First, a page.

Fine Art Photography: The Complete Guide

Lesson 108/138 - Artist Statement for Your Series


Fine Art Photography: The Complete Guide


Lesson Info

Artist Statement for Your Series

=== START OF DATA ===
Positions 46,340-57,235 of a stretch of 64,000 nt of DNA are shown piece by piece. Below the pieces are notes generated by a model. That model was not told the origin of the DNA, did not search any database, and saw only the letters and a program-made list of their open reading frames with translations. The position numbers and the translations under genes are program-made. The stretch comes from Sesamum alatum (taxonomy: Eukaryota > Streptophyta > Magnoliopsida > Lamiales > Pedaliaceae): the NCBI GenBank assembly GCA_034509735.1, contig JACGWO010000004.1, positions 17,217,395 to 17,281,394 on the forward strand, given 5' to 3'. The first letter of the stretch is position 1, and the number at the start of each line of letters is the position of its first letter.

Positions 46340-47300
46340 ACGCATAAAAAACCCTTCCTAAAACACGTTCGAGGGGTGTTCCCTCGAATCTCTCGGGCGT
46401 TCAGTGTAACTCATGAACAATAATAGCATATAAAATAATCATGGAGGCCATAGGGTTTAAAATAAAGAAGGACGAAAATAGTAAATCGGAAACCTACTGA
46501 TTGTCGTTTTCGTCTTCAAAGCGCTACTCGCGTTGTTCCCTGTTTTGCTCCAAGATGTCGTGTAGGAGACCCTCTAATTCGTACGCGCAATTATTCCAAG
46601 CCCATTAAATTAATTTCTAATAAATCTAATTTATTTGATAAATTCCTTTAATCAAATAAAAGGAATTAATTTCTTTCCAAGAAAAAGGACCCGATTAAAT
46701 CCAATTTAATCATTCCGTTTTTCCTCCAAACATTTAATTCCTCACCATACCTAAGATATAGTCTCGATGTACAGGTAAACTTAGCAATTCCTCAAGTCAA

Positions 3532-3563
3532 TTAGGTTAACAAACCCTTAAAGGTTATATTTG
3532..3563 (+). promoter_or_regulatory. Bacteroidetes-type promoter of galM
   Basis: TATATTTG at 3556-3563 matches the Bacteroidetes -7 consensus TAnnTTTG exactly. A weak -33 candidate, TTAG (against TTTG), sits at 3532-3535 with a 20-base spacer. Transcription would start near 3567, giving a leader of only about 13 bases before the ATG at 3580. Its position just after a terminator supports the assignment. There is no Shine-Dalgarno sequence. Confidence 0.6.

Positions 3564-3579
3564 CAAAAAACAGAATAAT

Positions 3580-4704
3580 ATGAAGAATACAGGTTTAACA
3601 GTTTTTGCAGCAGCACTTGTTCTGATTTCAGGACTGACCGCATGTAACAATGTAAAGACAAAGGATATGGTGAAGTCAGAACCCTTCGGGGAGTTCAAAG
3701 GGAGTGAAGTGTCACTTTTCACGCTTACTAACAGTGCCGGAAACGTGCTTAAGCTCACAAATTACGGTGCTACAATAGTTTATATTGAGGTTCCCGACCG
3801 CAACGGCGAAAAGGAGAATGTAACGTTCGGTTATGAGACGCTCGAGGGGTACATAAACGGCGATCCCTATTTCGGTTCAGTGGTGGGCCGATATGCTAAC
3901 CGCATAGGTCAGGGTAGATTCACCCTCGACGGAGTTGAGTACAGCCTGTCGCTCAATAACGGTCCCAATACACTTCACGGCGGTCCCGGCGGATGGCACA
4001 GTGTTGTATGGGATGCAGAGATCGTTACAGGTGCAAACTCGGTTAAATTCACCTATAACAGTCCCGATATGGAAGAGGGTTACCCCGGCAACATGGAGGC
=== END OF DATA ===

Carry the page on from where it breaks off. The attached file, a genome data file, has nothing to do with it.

Now the artist statement is (sighs) really difficult because we think we need to sound a certain way. And it's hard to live up to that standard of what an intelligent, in air quotes, intelligent artist would sound like. You know, like you walk into a fancy New York City gallery and there's this artist statement on the wall and it just sounds so out there and like you are not really sure what they're trying to say but it sounds really fancy and smart. That's what I always think of when I think of an artist statement and it doesn't need to be that. It should be relatable. It should be easy to understand. It should be something that really comes from within, comes from who you are and why you do what you do and it's just a very authentic but polished way of sharing your work. So we're gonna jump into an artist statement. And for me, an artist statement always comes down to these three things; what, how and why. Specifically regarding your work and your process. what do you do? Literally, ...